Monday, March 12, 2007

Bad Boy Floyd Time

Well, I was right about Bad Boy Floyd.
Steve Lipsher, who writes for the Denver Post, reports that our second-favorite cycling fundraiser was in a Denver suburban bike shop Sunday (while David Millar was winning the prologue to Paris-Nice) to pad his legal defense fund.
"I'm confident if I get a fair hearing, I'll be proven innocent," BBF said at a news conference before a town-hall meeting at Bicycle Village. Floyd has been making these pay-to-be-with-me appearances as part of the Floyd Fairness Foundation, which has raised more than $500,000 toward the $2 million that organizers believe will be required to clear his name.
Just to keep things noble, Landis also hopes to change the international drug-testing system, arguing that results should be completely confidential until an athlete has been granted due process.
"We can't go back and do something again. But I'd like to change the system so that until there's a final outcome, no one is convicted in the press," Landis said.
Wearing a gray suit, blue shirt and striped tie -- he must be dressing better these days -- Landis received a standing ovation from the group of about 125 people, for whom he answered questions.

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Monday, March 12, 2007

Bad Boy Floyd Time

Well, I was right about Bad Boy Floyd.
Steve Lipsher, who writes for the Denver Post, reports that our second-favorite cycling fundraiser was in a Denver suburban bike shop Sunday (while David Millar was winning the prologue to Paris-Nice) to pad his legal defense fund.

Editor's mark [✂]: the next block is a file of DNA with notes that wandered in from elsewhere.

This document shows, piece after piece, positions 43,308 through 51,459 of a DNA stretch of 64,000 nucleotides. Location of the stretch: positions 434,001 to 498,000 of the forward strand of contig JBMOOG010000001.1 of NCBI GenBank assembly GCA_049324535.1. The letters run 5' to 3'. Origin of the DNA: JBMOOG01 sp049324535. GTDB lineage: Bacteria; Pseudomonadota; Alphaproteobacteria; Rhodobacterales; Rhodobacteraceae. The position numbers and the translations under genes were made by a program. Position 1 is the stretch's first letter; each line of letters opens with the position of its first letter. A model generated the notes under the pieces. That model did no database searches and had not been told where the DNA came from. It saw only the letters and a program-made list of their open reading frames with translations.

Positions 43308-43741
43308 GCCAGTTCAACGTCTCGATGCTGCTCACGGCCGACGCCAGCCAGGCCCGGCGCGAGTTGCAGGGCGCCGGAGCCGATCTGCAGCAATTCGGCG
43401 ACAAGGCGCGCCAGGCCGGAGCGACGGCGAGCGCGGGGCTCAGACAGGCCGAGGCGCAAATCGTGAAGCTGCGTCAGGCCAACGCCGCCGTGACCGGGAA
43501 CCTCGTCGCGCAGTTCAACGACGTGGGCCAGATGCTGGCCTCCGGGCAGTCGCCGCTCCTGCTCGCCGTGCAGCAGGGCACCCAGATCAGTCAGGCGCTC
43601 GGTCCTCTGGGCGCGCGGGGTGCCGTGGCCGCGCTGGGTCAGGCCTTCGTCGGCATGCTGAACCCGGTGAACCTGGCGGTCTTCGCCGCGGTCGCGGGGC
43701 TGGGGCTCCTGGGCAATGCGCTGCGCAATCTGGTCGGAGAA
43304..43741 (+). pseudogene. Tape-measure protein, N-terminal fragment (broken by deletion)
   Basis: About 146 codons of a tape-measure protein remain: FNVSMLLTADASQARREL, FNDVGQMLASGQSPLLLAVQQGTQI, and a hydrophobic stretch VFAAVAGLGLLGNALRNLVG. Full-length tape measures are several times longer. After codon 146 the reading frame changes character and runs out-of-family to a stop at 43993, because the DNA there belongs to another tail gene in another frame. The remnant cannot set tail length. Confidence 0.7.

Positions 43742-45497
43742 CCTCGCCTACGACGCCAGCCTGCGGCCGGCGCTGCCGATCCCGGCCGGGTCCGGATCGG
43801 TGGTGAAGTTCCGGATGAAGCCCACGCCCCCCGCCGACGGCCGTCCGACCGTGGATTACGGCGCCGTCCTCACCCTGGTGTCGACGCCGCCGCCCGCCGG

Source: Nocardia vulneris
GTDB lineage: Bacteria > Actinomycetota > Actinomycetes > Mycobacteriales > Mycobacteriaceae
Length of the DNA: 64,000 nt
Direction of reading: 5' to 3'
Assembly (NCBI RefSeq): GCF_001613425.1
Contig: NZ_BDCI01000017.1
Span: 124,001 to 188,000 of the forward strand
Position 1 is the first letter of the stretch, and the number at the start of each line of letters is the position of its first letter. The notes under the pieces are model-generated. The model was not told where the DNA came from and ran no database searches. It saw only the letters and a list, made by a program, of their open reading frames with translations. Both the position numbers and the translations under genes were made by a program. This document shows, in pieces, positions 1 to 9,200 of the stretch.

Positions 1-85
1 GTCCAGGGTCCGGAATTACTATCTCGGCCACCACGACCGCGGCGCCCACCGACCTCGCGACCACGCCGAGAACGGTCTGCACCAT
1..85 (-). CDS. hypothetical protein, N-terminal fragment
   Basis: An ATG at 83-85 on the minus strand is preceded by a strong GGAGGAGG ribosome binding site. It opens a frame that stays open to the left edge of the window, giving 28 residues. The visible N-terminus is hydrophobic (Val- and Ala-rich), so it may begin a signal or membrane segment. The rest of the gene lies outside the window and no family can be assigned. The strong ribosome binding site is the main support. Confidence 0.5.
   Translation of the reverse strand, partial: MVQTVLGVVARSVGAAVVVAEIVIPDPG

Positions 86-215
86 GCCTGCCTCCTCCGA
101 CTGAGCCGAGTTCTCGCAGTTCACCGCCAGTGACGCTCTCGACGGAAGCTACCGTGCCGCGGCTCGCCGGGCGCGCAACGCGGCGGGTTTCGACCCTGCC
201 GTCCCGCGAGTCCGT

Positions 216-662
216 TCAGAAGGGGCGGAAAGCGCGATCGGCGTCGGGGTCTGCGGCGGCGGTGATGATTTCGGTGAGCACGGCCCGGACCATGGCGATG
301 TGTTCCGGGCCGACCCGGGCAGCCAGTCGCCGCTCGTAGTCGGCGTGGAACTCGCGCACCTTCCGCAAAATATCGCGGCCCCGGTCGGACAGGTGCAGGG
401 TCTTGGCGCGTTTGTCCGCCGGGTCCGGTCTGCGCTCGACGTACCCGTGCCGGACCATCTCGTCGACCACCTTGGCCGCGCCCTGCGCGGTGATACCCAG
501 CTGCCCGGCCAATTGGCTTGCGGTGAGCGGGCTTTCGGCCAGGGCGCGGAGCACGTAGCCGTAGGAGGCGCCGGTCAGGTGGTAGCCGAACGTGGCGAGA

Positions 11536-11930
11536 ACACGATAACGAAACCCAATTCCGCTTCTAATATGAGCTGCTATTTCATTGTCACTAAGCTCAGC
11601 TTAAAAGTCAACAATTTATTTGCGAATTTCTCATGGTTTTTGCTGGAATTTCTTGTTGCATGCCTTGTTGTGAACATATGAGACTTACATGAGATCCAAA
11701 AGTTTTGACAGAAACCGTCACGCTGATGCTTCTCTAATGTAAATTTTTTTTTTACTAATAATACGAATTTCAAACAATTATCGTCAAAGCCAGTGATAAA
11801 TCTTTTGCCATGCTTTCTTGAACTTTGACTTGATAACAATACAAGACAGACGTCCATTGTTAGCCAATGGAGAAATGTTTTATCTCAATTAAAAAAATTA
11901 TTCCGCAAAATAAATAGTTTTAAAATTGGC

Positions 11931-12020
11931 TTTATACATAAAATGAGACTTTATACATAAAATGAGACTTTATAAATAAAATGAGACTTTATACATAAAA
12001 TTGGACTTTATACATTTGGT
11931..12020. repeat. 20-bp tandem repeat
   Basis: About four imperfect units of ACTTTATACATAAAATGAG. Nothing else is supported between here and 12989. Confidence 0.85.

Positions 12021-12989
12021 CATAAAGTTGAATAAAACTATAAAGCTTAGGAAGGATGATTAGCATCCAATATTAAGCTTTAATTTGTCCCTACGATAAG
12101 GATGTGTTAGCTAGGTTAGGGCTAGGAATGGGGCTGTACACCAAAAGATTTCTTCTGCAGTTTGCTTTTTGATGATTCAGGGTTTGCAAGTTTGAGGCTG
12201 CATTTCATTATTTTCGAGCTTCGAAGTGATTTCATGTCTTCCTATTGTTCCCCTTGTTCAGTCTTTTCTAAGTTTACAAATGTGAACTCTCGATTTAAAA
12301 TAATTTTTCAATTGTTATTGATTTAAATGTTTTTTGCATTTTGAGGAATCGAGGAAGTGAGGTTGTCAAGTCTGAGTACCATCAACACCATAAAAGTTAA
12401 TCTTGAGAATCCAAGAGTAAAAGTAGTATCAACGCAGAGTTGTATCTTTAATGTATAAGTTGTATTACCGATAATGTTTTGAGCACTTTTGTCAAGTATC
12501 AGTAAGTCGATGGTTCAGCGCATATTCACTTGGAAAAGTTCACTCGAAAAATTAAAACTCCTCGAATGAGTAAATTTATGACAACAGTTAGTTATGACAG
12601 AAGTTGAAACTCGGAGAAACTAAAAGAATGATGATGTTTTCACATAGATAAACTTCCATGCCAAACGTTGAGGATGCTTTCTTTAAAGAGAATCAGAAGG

"I'm confident if I get a fair hearing, I'll be proven innocent," BBF said at a news conference before a town-hall meeting at Bicycle Village. Floyd has been making these pay-to-be-with-me appearances as part of the Floyd Fairness Foundation, which has raised more than $500,000 toward the $2 million that organizers believe will be required to clear his name.
Just to keep things noble, Landis also hopes to change the international drug-testing system, arguing that results should be completely confidential until an athlete has been granted due process.
"We can't go back and do something again. But I'd like to change the system so that until there's a final outcome, no one is convicted in the press," Landis said.
Wearing a gray suit, blue shirt and striped tie -- he must be dressing better these days -- Landis received a standing ovation from the group of about 125 people, for whom he answered questions.

No comments: